Titel: Feeding the fire : the lost history and ...
Zustand des Schutzumschlags: Dust Jacket Included
Auflage: 1st Edition
Über diesen Titel
From the first spark created by human hands thousands of years ago, mankind has grown dependent on nature’s vast stores of energy to build, explore, and experiment. Our expanding knowledge and technologies have come from the felling of forests to the harnessing of wind and water, from the burning of coal and oil to tapping the energy of the atom. Energy does more than heat our homes and fill our gas tanks; it fuels our imaginations. Our future is inextricably linked to energy, and in this groundbreaking book, Mark Eberhart examines our historic quest for power and tackles the brutal realization that there are limits to the energy Earth can provide.
In Western society, we treat energy as a given—the background noise of modern life. But as worldwide energy demand grows, supplies are, at best, holding steady—and at worst, shrinking. The implications of our dependence are enormous. And while there is evidence that great cultures of the past—the Maya, Anasazi, Easter Islanders—collapsed when their energy resources were exhausted, Eberhart argues that we have the responsibility and the ability to develop renewable energy sources now.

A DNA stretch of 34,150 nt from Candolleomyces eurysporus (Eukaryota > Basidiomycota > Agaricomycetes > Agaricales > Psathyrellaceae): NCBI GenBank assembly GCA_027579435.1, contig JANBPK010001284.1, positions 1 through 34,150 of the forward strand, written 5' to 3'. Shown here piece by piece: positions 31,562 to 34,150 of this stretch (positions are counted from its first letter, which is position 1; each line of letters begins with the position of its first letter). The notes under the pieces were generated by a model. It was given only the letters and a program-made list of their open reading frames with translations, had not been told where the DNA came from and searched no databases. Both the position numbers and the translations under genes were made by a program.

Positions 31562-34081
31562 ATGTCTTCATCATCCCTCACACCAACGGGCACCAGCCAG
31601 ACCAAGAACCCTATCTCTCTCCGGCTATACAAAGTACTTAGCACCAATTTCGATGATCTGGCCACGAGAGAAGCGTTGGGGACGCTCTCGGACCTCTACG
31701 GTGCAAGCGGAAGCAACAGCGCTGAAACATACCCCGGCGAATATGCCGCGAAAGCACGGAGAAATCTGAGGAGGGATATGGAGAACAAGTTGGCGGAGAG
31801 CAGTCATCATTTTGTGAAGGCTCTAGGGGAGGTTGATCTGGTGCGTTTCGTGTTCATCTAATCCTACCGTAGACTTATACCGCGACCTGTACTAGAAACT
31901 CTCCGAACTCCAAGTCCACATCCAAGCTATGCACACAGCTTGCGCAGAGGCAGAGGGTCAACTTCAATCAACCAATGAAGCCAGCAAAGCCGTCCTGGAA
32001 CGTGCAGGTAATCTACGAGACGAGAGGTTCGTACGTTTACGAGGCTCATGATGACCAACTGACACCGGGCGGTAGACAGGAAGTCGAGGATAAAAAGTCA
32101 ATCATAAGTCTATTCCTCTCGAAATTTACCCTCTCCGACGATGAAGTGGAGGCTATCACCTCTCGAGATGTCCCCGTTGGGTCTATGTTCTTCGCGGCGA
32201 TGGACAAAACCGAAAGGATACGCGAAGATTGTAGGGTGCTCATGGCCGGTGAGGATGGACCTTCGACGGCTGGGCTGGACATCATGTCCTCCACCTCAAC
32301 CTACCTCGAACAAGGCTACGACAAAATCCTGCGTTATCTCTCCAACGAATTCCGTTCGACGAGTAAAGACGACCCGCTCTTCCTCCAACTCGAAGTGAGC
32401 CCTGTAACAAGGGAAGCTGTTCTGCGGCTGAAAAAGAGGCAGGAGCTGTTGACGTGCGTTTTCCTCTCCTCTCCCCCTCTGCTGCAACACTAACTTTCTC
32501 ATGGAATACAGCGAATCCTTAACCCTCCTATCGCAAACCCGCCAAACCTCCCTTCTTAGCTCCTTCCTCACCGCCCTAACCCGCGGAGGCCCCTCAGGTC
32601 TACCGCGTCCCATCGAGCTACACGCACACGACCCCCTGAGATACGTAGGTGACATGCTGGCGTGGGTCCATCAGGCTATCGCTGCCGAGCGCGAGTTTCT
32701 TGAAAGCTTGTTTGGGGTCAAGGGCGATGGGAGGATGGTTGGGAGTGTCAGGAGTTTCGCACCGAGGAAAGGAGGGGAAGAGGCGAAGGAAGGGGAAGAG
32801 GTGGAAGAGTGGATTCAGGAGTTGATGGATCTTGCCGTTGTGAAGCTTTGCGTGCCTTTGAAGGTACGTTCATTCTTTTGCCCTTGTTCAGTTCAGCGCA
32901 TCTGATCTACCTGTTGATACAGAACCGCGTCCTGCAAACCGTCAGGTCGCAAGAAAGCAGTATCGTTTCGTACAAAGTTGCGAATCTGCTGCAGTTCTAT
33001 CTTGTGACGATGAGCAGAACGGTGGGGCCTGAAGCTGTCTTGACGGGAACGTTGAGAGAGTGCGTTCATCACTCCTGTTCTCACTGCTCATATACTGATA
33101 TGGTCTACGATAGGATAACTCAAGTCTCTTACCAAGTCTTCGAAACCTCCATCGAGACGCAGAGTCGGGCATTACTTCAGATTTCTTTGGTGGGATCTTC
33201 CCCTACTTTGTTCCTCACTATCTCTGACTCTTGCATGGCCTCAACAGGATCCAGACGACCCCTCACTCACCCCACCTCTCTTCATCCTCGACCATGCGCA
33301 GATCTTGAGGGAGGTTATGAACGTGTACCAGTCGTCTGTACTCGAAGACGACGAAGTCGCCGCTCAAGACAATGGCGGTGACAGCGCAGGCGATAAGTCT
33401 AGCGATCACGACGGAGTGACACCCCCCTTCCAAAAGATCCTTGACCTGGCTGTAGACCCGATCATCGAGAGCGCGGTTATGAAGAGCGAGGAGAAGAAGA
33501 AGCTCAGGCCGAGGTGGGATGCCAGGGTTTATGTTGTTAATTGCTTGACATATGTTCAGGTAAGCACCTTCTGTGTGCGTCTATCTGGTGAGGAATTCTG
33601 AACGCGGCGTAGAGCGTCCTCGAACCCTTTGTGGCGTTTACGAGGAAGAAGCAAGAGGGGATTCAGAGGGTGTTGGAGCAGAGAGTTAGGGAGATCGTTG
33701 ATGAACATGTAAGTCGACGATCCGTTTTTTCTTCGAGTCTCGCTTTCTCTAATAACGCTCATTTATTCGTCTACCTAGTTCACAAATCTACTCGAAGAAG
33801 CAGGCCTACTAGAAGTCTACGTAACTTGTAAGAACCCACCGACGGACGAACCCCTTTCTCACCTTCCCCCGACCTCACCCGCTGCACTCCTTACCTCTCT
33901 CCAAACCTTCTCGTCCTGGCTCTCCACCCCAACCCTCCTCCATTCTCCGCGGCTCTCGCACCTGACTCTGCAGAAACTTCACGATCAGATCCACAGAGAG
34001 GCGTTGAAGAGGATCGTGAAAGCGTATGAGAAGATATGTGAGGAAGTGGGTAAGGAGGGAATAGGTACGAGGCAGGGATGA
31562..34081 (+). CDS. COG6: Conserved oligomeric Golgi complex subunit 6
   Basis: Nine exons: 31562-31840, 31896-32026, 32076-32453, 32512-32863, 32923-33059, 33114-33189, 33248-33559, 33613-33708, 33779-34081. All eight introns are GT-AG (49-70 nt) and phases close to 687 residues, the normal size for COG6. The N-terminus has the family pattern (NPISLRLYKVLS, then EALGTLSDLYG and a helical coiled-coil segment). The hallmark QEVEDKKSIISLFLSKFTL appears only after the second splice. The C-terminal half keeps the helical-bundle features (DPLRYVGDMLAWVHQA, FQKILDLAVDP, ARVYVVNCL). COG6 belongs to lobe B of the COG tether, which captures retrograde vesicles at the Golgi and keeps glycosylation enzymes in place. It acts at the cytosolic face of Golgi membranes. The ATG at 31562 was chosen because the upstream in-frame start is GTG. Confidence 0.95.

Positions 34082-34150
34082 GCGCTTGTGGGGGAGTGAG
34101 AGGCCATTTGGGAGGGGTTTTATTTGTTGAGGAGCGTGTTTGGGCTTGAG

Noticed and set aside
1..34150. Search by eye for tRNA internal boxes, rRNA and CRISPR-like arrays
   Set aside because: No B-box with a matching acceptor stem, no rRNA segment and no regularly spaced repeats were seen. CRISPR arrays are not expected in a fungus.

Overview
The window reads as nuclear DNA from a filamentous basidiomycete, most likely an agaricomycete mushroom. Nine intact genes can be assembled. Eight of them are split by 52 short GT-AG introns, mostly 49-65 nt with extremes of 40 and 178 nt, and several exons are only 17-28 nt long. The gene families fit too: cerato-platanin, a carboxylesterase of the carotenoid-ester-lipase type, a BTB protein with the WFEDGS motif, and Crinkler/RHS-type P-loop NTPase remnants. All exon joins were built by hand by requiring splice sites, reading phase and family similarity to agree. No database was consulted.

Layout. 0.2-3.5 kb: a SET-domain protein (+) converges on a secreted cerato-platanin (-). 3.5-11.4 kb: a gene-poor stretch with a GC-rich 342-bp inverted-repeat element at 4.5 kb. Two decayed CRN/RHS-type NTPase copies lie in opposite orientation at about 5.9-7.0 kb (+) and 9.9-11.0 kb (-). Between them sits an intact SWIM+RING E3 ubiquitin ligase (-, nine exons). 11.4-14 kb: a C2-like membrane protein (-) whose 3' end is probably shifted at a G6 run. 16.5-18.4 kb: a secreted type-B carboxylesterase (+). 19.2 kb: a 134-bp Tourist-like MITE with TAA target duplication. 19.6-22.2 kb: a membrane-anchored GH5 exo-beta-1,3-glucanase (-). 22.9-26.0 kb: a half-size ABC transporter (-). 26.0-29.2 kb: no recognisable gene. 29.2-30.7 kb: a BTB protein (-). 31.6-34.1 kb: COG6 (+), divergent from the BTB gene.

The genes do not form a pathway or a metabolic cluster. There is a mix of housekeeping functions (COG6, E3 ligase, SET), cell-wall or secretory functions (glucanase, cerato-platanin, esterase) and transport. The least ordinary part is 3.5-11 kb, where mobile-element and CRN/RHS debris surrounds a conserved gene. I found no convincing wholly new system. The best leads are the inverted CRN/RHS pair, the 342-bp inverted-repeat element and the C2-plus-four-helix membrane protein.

Eberhart leads us on a tour through the history of energy, how it was formed and how it evolved, and reveals how we became energy-dependent creatures. With an unblinking eye, he takes a close look at the consequences of our energy appetite, and, most important, imagines a secure energy future that we can all play a part in achieving.
Enlightening, bold, and practical, Feeding the Fire weaves together history, science, and current affairs to create an important and compelling thesis about humanity’s energy needs—and draws a hard line on the imperative need to avert the catastrophe that looms if we continue on our present course.
Mark E. Eberhart received his doctorate in materials science from the Massachusetts Institute of Technology and is currently a professor of chemistry and geochemistry at the Colorado School of Mines. He is the author of Why Things Break: Understanding the World by the Way It Comes Apart.
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